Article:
1. Make a list of 100 things and people that make you happy.


2. Do things on the list that you can right now.

3. Call, Skype, FaceTime, or safely visit the people you can right now.

4. Make cards with your kids and send them to loved ones who are sick or alone.

5. Create a family tree.

6. Ask your parents and grandparents about crises they’ve lived through.

7. Interview your parents and grandparents.

8. Write letters to loved ones letting them know what you admire or appreciate about them.

9. Share with friends and family or write down three things each night for which you’re grateful. Make them different each day.

10. Practice mindfulness by not multitasking anything.

11. Cook dinner with a loved one.

12. Make cookies with your children.


13. Play hide-and-seek as a family in the dark.

14. Pick up that hobby you used to love.

15. Read a book.

16. Sleep in or rest in bed all day.

17. Have sex with your partner.

18. Go for a walk in nature.

19. Watch a movie together you will all enjoy.

20. Play chess.

21. Practice a musical instrument.

22. Play dominoes.

23. Sing your favorite song.

24. Play board games.

25. Play cards.

26. Teach someone something you enjoy.

27. Play charades in candlelight.

28. Journal about what you love about your life and how it’s made it meaningful.

29. Cheer up someone who is sad or worried by complimenting them or reassuring them.

30. Be kind.

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31. Make bread or cupcakes.

32. Be generous with compliments and helpfulness.

33. Be accountable and say you’re sorry.

34. Ask for forgiveness.

35. Read a book to or with your child.

36. Download the "Gottman Card Deck" app and get to know your partner again.

37. Look for something unique in each person you meet and appreciate them for it.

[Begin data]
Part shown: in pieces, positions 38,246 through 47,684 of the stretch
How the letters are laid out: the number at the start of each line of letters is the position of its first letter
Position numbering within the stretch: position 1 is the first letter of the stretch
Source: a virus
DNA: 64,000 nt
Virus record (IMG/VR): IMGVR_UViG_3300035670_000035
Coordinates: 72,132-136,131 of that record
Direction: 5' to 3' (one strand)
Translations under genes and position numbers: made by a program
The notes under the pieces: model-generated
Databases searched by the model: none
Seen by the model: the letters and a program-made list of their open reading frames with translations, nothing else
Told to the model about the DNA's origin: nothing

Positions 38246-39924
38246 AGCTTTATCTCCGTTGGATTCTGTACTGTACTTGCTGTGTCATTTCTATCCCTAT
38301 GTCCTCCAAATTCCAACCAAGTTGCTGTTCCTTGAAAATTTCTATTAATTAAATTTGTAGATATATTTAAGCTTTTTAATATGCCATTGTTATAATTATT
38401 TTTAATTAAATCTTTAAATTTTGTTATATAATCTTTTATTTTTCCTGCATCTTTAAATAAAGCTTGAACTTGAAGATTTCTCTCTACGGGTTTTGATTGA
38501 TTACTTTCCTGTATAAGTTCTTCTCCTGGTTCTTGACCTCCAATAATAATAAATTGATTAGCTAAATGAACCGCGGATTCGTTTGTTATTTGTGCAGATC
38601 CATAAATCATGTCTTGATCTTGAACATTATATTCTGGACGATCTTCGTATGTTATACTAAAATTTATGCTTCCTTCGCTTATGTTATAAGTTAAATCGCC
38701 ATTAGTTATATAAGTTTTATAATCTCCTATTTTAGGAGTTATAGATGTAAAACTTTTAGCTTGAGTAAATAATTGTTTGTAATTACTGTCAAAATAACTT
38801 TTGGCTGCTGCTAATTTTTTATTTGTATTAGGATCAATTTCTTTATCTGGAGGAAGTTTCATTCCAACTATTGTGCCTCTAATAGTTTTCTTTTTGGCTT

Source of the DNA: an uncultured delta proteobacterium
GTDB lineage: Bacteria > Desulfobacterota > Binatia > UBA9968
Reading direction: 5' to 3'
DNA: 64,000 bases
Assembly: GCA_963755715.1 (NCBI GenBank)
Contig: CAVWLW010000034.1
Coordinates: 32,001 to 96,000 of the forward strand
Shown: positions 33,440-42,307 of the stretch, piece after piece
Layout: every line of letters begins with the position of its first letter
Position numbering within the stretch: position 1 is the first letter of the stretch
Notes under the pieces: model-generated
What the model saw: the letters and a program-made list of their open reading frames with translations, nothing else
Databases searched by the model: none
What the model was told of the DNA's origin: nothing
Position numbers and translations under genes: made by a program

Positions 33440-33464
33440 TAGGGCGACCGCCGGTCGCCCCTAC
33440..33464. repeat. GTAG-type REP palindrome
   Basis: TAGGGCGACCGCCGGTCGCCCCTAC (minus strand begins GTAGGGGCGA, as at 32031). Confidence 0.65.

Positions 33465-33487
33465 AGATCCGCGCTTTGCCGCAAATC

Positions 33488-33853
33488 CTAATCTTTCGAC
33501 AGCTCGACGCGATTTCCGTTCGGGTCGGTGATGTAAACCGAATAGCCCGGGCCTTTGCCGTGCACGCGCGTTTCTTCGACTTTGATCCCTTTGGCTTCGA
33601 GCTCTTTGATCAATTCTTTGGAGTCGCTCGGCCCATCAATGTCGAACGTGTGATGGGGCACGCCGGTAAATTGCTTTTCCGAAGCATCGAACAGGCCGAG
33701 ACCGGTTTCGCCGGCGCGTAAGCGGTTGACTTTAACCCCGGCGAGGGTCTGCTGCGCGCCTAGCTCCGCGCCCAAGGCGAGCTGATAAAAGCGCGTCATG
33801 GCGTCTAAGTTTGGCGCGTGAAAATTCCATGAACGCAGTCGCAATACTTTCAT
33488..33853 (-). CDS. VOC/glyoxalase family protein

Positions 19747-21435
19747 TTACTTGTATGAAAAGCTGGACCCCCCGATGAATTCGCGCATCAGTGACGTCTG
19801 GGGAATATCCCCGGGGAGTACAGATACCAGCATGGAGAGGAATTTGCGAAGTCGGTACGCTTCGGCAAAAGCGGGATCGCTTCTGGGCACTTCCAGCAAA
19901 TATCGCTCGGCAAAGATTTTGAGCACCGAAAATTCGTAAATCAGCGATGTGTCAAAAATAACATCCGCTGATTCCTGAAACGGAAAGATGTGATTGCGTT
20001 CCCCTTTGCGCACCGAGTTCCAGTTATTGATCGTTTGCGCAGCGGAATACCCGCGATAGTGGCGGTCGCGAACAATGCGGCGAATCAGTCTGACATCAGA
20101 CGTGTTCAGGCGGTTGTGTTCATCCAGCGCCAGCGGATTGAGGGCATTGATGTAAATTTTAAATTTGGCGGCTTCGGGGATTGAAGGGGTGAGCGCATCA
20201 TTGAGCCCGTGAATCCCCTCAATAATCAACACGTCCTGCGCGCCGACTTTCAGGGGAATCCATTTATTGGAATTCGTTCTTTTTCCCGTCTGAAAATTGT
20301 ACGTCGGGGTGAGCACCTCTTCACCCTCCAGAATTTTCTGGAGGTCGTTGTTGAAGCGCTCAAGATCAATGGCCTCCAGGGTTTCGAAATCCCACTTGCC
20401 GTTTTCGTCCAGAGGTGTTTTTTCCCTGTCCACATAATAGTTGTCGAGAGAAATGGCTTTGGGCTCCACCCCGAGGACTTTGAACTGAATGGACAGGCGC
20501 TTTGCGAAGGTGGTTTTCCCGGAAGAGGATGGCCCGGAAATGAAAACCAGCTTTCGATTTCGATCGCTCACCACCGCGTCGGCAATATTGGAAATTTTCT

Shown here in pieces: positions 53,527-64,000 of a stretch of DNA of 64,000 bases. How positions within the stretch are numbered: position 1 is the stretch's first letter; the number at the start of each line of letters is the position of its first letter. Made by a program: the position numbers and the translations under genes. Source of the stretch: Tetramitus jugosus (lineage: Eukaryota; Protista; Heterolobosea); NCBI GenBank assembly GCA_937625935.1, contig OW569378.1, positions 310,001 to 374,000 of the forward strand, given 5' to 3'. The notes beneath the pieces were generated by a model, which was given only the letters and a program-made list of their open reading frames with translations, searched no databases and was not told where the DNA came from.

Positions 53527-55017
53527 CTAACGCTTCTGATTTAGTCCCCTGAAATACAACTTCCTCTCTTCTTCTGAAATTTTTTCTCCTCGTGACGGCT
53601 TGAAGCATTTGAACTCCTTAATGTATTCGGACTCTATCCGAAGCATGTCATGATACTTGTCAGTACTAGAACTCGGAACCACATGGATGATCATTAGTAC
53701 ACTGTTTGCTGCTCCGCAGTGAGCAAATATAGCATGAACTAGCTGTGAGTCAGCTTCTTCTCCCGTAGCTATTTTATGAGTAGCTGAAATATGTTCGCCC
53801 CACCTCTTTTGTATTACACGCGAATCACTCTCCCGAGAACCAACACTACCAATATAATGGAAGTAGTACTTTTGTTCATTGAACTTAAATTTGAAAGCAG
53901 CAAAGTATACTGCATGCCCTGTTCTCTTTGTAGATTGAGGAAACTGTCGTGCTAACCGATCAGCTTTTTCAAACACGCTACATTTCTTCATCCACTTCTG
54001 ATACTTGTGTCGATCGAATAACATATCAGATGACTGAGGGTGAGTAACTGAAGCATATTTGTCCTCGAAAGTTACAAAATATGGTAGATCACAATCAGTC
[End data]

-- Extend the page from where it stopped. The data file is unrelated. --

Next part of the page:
38. Say "please."


39. Say "thank you."

40. Say you’re not right — and possibly even wrong — about something.

41. Take an online class.

42. Work from home, but enjoy lunch with your family.

43. Take a walk around your neighborhood.

44. Pet an animal.

45. Help a neighbor or someone who needs it.

46. Pray together.

47. Read the Bible and discuss what you read and how it applies to you and your family.

48. Do yoga at home watching YouTube videos.

49. Color with gel pens.

50. Give your kids your full attention and engage with them in their favorite playtime activities.

Hopefully, you’ve decided on better ways to use your time instead of worrying about things out of your control.


If not, or you feel a sad having read this list, don’t worry — you’re not alone. It just means you’ve worked hard and need to prioritize making fun, quality memories.

Experiment until you get rid of all negative residue and make your space happy. After all, misery needs a better role model!

RELATED: Coronavirus Panic Will Not Save You — Only Gratitude & Positive Thinking Are Powerful Enough To Heal

Laila A. Daniel, MA is a Licensed Clinical Mental Health Counselor in Fayetteville, NC. Email her if you’re interested in Telemental Health Counseling.